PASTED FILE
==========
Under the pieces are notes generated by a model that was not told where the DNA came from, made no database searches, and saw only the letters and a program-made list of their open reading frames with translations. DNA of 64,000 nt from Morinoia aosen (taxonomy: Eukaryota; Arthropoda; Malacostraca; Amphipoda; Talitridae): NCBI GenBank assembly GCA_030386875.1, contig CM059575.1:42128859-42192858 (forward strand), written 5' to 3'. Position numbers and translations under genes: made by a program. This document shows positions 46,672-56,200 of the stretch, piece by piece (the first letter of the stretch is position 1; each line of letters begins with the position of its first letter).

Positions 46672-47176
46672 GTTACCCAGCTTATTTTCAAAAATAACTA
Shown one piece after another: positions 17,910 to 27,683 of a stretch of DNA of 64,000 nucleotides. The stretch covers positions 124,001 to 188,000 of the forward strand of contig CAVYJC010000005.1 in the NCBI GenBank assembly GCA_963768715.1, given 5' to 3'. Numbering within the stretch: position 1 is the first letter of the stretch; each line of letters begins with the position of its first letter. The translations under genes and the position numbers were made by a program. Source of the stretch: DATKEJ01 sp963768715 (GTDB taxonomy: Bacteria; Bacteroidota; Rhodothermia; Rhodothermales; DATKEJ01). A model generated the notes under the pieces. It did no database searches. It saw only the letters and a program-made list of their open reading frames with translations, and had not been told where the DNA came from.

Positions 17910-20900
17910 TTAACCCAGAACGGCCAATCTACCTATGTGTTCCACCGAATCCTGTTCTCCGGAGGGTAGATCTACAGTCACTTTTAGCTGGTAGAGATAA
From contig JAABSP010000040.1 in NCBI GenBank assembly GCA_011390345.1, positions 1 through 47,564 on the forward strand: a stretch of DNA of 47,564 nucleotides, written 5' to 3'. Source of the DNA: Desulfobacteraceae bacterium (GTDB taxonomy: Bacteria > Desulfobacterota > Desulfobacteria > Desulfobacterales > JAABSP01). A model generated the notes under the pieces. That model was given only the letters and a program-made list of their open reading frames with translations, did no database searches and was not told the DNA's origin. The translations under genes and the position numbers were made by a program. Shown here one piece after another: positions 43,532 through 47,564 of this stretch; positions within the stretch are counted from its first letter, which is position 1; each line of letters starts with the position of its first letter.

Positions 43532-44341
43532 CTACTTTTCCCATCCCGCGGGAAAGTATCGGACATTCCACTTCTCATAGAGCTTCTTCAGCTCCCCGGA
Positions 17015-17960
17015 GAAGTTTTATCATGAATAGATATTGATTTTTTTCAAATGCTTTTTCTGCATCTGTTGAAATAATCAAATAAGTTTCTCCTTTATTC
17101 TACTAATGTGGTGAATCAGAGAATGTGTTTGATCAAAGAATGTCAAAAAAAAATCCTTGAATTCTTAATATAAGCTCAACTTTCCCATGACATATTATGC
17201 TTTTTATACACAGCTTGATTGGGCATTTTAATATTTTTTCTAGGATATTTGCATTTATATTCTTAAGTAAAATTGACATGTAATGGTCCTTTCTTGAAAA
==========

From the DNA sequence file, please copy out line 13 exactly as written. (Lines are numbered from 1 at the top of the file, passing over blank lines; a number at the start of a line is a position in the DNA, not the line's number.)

17201 TTTTTATACACAGCTTGATTGGGCATTTTAATATTTTTTCTAGGATATTTGCATTTATATTCTTAAGTAAAATTGACATGTAATGGTCCTTTCTTGAAAA